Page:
Thursday, December 8, 2022

Kim's Video, storied film and music retailer in the East Village, gets the documentary treatment

Kim's Video, which had an 18-year-run in the East Village, is the subject of a new documentary set to debut at the Sundance Film Festival. 

Some background first. After the multi-level Mondo Kim's closed at 6 St. Mark's Place between Second Avenue and Third Avenue in December 2008, the shop's massive collection of 50,000-plus tapes and DVDs were shipped off to a town in Sicily, as Jeremiah Moss first noted

The plans called for "a Never-ending Festival — a 24-hour projection of up to 10 films at once for the foreseeable future ... and, eventually, the conversion of all Kim's VHS films to DVDs to ensure their preservation." 

And eventually, the plan was for Kim's members to have access to digitized versions of all these films, an assortment of cult classics and hard-to-find treasures. (Didn't go so well in Italy.) 

So Variety has the scoop on the doc, directed by award-winning filmmakers David Redmon and Ashley Sabin. 
"Kim’s Video" follows modern-day cinephile and filmmaker David Redmon on a quixotic quest to track down the whereabouts of the massive video collection of the now-defunct Kim's Video, an iconic NYC video rental store with more than 55,000 beloved and rare movies. 
More plot! 
Playing with the forms and tropes of cinema, David's bizarre and increasingly obsessive quest takes him to Sicily, where he becomes entangled in a web of local politics, and to South Korea, where he tracks down the enigmatic Mr. Kim in the hope of influencing the collection's future.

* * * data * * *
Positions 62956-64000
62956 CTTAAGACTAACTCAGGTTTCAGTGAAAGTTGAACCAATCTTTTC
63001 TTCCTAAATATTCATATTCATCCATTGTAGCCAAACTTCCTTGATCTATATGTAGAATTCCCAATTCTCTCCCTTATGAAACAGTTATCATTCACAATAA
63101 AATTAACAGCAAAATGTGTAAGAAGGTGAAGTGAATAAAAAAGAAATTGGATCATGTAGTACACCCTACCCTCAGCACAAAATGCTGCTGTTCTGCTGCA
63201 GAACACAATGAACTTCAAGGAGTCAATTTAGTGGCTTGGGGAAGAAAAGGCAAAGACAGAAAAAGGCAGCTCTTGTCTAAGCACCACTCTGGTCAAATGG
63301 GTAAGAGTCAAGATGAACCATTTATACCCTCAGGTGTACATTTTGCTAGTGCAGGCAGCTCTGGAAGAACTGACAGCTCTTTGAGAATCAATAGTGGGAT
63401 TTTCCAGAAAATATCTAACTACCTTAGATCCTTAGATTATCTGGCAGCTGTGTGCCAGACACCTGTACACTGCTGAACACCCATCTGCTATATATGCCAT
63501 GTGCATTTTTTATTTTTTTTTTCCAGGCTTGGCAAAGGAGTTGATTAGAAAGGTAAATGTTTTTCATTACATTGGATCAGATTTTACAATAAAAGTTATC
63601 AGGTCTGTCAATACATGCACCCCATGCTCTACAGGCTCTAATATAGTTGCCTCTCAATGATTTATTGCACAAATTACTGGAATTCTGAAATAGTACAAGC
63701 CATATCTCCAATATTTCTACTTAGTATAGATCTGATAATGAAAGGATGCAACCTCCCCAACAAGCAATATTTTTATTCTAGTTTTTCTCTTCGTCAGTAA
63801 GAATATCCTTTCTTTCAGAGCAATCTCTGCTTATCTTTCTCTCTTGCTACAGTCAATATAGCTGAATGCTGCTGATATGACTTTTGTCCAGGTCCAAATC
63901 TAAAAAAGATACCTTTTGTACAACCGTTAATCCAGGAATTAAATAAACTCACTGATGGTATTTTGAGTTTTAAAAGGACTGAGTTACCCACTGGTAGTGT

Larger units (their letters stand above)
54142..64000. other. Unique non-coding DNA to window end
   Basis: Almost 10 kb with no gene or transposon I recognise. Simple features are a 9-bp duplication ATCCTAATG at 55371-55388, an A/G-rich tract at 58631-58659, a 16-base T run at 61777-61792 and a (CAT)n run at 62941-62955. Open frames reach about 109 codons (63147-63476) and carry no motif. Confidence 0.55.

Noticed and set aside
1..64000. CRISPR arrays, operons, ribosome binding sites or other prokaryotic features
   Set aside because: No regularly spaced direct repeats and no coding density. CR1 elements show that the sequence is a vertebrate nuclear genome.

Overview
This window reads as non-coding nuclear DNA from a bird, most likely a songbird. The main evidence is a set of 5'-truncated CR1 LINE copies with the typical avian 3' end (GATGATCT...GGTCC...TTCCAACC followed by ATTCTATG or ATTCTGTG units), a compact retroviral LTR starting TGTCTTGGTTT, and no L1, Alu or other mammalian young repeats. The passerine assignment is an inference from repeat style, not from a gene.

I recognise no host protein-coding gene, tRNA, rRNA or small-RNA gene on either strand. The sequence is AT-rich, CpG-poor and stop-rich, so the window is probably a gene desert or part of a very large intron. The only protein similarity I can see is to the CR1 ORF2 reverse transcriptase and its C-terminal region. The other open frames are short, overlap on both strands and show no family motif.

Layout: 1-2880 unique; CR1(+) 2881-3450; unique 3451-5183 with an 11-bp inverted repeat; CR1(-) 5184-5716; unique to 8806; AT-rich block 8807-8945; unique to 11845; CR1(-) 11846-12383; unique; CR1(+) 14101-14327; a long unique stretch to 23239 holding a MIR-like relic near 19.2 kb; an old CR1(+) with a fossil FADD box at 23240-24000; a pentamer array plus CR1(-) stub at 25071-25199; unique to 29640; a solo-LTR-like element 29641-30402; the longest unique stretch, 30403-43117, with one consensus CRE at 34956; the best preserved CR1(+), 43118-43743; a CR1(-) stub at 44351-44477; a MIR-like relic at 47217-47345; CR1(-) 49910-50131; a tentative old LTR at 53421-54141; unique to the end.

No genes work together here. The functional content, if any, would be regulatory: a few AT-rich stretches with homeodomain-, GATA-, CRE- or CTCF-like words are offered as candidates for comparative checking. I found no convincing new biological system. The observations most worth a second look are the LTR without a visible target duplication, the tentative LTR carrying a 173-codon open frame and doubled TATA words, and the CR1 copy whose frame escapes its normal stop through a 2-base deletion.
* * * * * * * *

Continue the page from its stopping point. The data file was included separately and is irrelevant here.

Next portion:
"Kim’s Video" will open the Sundance Film Festival's NEXT section in January.

The Kim's empire had a modest start in Yongman Kim's dry-cleaning business at 99 Avenue A in 1986 ... the last Kim's Video & Music closed in 2014.   

The massive collection of DVDs and videos from Kim's Video is now available to rent from the Alamo Drafthouse Lower Manhattan. (Background on all this here.)

Previously on EV Grieve:


Anonymous said...

I'd like to see an Empire Biscuits documentary (and be more interesting if the commenters are interviewed) à la Fyre Festival or The Curse of Von Dutch.

Anonymous said...

I loved Kim’s video and rented from there on the regular. Matt the manager tipped me off that they kept notes about everyone who rented in the computer in their profiles. THAT’S what I want to know more about.

Anonymous said...

I miss Kim's and that whole genre of local business. The only ones that currently reminds me of this are Sock Man and East Village Books. Going in those places can as much entertainment as it is making a purchase.

And I can't believe I'm admitting this, but I miss the horrific bleach smell of the Kim's elevator and holding my breath as it made the painfully slow ascent to the second floor.

Giovanni said...

If Empire Biscuits were still in business they would be baking marijuana-laced biscuits that would be known as Empire CanniBiscuits.

Anonymous said...

Speaking as someone who used to work in a video store (not Kim’s), I can verify the software we used provided a small space - about 50 characters - to add a note to a customer’s account.

The notes typically weren’t exciting. Usually along the lines of ‘Allow daughter to rent’ or ‘Need new CC before renting.’ Sometimes, though, there’d be a note about a customer who was a pain in the ass to deal with - such as ‘Proceed with caution’; usually in relation to someone losing their mind over paying their late fees, the very source of income which helped keep many video stores afloat.

Anonymous said...

Hard to believe this was a real place, and a real era. The kids today have no idea, and I pity them. The media and entertainment they have to choose from now.